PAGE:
28 September 2019 | Mengedegna
A Master Class in Film-making
Seen this afternoon at the NYFF.
This film will doubtless go down as "The Godfather" of its generation, with Pacino and De Niro both on hand to assure continuity. Neither of them has done anything remotely as brilliant as this in decades, and the great revelation of the film, Joe Pesci, hasn't done anything at all. It has taken Scorsese's alchemy, back at its peak, to bring the three of them together in ways that surpass the sum of their considerable parts.
Although (or because?) much of the film concerns the bleakness of old age, each of them, Scorsese included, is here restored to his astonishing peak capacity: the film's dirty little secret is that much of its substance concerns the process of human subsidence and movement toward the grave (some -- many -- more expeditiously than others, of course, with titles accompanying the first appearance of so many of the minor characters to tell us , laconically, in which appalling way this was accomplished), its principals seem to have discovered the fountain that restores, if not their youth, at least their youthful talents and energy, albeit with a world-weariness that we should all heed.
Don't worry about the fim's amazing length -- it goes by at warp speed, and if if not for slowing down of its own accord (and logic) in its final half hour, you might feel deprived by how swiftly it is dispatched.
The professional reviews. out today, make much of the digital "de-aging" that allows the principals to be portrayed in early and late middle age, as well as closer to their natural ages. I confess that I don't see a problem with this, nor, I suspect, will most viewers. Under Maestro Scorsese's baton, all of them are fully convincing at each of these phases of life.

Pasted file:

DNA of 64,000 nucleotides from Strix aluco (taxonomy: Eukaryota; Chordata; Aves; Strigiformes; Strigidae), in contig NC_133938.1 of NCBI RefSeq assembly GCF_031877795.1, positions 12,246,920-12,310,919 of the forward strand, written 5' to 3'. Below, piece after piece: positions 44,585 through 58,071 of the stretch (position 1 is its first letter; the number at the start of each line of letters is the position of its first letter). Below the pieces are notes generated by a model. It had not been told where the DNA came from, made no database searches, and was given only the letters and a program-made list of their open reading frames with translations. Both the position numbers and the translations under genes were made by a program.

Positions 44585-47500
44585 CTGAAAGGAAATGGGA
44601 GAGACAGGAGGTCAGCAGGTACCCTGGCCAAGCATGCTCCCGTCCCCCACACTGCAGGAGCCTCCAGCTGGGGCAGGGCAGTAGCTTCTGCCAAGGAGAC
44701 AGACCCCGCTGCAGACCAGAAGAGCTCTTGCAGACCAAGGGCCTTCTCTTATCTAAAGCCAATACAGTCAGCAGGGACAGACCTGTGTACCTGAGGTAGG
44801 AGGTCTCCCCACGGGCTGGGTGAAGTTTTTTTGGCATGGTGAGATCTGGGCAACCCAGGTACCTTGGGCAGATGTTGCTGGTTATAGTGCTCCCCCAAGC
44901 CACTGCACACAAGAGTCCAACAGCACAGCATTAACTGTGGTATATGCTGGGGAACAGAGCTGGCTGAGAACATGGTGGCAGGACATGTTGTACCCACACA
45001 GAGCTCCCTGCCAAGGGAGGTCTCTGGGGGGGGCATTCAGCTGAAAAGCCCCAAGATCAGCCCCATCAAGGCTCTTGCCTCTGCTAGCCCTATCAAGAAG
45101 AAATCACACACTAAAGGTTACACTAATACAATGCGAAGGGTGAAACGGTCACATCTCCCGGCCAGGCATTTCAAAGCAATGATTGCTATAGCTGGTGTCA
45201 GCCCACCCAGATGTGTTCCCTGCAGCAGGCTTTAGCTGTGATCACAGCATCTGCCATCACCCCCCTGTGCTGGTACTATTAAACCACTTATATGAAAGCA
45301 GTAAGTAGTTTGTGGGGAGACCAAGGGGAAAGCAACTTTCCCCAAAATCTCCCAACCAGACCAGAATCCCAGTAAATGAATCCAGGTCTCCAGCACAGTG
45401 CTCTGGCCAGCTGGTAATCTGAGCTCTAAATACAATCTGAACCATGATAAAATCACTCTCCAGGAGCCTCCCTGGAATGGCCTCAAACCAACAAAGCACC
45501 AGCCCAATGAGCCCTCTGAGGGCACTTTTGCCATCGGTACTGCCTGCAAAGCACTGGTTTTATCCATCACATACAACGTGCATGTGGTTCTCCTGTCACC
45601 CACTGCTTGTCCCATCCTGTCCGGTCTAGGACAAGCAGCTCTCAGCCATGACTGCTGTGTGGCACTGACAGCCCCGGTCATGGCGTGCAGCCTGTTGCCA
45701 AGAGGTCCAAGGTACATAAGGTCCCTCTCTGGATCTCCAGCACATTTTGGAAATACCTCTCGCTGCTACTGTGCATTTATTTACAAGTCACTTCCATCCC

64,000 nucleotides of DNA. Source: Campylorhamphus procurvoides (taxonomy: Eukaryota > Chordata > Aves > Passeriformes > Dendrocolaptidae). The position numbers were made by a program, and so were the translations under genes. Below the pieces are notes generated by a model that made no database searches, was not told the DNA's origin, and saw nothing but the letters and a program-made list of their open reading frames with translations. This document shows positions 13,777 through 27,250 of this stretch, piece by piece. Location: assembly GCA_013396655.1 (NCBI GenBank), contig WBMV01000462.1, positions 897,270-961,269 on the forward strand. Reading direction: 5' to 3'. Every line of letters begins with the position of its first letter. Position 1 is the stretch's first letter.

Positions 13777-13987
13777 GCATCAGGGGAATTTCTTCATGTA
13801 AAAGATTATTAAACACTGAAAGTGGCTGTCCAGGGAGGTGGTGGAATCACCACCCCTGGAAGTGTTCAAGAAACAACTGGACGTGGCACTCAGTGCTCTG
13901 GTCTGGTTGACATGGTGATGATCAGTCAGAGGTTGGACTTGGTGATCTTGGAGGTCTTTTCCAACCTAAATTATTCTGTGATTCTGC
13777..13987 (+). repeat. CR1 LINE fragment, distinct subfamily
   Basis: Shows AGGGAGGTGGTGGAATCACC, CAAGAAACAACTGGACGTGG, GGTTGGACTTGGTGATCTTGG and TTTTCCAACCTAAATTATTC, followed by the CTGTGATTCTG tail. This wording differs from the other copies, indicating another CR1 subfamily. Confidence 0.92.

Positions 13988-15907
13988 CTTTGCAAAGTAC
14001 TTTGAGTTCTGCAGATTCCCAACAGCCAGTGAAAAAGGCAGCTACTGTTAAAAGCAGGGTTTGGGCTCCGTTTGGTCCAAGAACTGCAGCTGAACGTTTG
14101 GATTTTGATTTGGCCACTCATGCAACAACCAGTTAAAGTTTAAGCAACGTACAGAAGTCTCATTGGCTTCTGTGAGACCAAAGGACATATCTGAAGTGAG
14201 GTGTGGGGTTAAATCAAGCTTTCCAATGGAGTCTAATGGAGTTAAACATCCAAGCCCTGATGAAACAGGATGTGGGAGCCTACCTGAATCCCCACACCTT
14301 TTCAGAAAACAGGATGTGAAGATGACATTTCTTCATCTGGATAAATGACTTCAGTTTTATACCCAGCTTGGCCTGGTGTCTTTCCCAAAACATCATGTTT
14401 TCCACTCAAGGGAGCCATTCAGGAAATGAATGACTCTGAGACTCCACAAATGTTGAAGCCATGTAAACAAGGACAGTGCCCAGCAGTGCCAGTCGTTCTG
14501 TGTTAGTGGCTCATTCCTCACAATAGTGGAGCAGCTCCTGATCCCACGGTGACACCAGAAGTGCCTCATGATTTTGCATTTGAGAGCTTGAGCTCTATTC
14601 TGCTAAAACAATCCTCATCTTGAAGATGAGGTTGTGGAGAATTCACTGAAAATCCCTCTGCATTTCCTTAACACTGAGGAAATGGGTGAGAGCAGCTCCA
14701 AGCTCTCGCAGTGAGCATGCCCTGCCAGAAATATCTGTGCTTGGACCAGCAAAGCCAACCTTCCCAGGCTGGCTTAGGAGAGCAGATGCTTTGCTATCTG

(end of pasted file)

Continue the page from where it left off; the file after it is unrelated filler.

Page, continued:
Interestingly, it is De Niro (who played the young Vito Corleone) to whom the elegiac moments, poignantly and all-too-realistically portrayed, are given, whereas it is Pacino, to whom had those unforgettable solo moments as the middle-aged Don were given, whose role here ends as it began -- in the total intoxication and lack of self-awareness of the powerful and unscrupulous. Pesci's self-awareness and watchful, controlling understanding of the realities of power, obviates the need for introspection -- he never wavers in his understanding of where the chess pieces stand on the board, and how they must, inevitably, be moved, and only fleetingly does he seem to perceive the cost of all that. Far more than his scenery-chomping past roles for Scorsese and others, Pesci's character here is, in this sense, the most terrifying figure in the film.
The political messages are oblique (history unfolds largely in the background, on TV sets), but the core Scorsese message about the utter corruption of American life and the impossibility of combating this -- if only because the alleged watchdogs, up to and including Presidents, are , in turn, so easily corrupted -- comes through loud and clear. It's hardly an original message, but Scorsese (like Coppola before him) dissects these dynamics with exquisite precision. The message for our current politics couldn't be clearer, or scarier.
Mention must be made of the flawless ensemble cast which backs up these principals, including the amazing women, who play such important, but background roles. (In mob films, as in Catfish Row in the great revival of "Porgy and Bess" now at the Metropolitan Opera, "a woman is a sometime thing." )
I feel privileged to have been present at one of the first public screenings of a film that will certainly join the pantheon. But I must get back to see it again and again, such is the richness contained in almost every frame and sequence.